The characters are of little interest, and, after reading the synopsis, there's little left to the imagination. The narrator appears to have head trauma from boxing and, by being hit in the head, he accidentally kind of hops through time, presumably [which reminds me of the Butterfly Effect starring Ashton Kutcher]. I piece this together because the first instance of time travel happens shortly after he gets hit in the head. The woman he calls Fancy, who is a pregnant nihilistic whore with an infected vagina, I assume, is a wholly imagined character by our narrator, which explains her ability to travel through time with him, as well as her vapid characterisation, as our narrator's rather out of it, to put it a certain way.

Of course, I did not finish the book and felt absolutely no desire to, so I could likely be wrong about the last paragraph, which is pure conjecture, and I hope I am, because it would only go to show how obvious the writing is.

The writing simple deserves one star, but, owing to the fact that I did not finish the novel, I thought it deserved at least one more star, because maybe I'm wrong. Maybe the next page changes everything and makes this book really something special, but I doubt it.

What I would recommend the author do is remove the tells, pull out everything that makes it obvious. Give the dialogue tension by not answering questions, by making them talk the way people talk in the real world. Verisimilitude is important, especially if you're going to try to break down the walls of reality, time, and space. There are some interesting metaphors in here, but many read clumsily. I liked some of the repetition, an interesting way to characterise the narrator and his mental predicament, but, by and large, the prose is lazy and easy. Too many shortcuts and not enough faith in the reader.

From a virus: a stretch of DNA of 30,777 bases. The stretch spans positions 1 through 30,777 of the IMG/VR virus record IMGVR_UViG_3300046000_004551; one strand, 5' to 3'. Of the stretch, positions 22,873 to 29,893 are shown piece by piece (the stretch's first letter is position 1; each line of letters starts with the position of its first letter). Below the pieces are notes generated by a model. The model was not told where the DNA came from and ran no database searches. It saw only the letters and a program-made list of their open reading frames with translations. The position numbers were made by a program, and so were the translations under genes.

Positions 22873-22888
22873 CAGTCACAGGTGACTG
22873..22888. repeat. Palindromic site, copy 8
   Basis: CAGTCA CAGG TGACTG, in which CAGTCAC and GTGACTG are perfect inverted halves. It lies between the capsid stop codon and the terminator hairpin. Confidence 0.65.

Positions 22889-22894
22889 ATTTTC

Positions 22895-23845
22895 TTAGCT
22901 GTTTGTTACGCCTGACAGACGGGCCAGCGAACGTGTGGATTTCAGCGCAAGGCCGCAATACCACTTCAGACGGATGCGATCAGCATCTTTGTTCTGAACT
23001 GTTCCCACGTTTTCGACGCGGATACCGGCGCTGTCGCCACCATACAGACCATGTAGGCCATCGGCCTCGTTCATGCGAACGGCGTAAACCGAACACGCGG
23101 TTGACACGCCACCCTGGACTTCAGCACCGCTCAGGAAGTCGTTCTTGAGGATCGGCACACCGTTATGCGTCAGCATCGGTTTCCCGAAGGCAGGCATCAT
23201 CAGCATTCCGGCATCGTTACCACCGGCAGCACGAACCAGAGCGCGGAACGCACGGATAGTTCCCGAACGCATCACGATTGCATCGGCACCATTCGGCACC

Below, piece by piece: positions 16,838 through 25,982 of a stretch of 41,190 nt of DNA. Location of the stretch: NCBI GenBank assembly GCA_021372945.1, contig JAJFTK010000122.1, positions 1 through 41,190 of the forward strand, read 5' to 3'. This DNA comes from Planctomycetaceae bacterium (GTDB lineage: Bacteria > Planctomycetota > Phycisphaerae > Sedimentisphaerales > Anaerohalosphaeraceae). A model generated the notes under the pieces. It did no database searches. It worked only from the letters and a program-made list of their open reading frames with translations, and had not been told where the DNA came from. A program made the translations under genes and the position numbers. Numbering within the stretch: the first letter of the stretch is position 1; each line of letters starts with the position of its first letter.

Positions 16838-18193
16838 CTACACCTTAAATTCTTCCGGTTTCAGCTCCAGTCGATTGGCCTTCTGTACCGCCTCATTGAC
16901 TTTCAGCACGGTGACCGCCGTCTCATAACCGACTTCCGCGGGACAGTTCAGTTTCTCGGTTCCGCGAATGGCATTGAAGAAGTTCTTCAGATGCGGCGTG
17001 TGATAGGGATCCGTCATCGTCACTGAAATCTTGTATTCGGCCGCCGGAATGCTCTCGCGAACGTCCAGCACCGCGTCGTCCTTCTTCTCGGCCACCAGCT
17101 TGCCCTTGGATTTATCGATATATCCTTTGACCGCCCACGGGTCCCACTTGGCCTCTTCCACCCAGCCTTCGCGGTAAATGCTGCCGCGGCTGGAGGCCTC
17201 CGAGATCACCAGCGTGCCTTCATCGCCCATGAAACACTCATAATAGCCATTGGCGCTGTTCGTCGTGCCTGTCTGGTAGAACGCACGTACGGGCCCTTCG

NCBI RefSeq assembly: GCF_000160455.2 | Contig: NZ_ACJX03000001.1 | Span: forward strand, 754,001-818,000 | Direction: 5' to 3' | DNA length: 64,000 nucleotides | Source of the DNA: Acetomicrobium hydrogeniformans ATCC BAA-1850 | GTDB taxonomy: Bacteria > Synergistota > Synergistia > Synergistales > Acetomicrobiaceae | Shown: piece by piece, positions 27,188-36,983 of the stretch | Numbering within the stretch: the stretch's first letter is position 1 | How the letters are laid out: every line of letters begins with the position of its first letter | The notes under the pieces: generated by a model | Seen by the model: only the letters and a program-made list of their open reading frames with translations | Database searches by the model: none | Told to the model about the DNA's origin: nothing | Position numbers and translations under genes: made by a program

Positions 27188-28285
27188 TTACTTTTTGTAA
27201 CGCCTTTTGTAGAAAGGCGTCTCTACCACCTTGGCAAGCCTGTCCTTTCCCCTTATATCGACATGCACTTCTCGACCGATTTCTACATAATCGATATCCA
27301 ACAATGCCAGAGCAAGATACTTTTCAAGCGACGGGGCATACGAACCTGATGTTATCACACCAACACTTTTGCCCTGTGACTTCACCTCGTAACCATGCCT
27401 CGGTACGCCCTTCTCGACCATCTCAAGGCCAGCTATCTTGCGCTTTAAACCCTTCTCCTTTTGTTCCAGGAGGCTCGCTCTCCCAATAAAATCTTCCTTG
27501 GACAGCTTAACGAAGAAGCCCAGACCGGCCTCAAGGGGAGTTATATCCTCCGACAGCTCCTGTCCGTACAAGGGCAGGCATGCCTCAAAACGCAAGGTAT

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Comments (showing 1-6 of 6) (6 new)

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Colin McKay Miller This is how long your reviews are for samples? Ha.


Edward Rathke Ha, well, I felt that the other reviews were dishonest and unfair, so I didn't want to just click a star rating and be done with it. I wanted to be honest.


Colin McKay Miller I feel you, but I can usually spot when it's nothing but friends' reviews. I really don't know anyone who is fooled by that tactic.


Gordon It's a waste of everyone's time to review books you haven't read. Forget the stars, just mark it as "didn't finish" and be done with it. Though I doubt you will actually like it, the third act does make you see what came before in a different light.


Colin McKay Miller Not so sure if I agree with you there, G. While I tag a book as "abandoned," often the reason why I abandon the book is worthy of a review.


Colin McKay Miller Made it nine chapters then abandoned it, Eddy.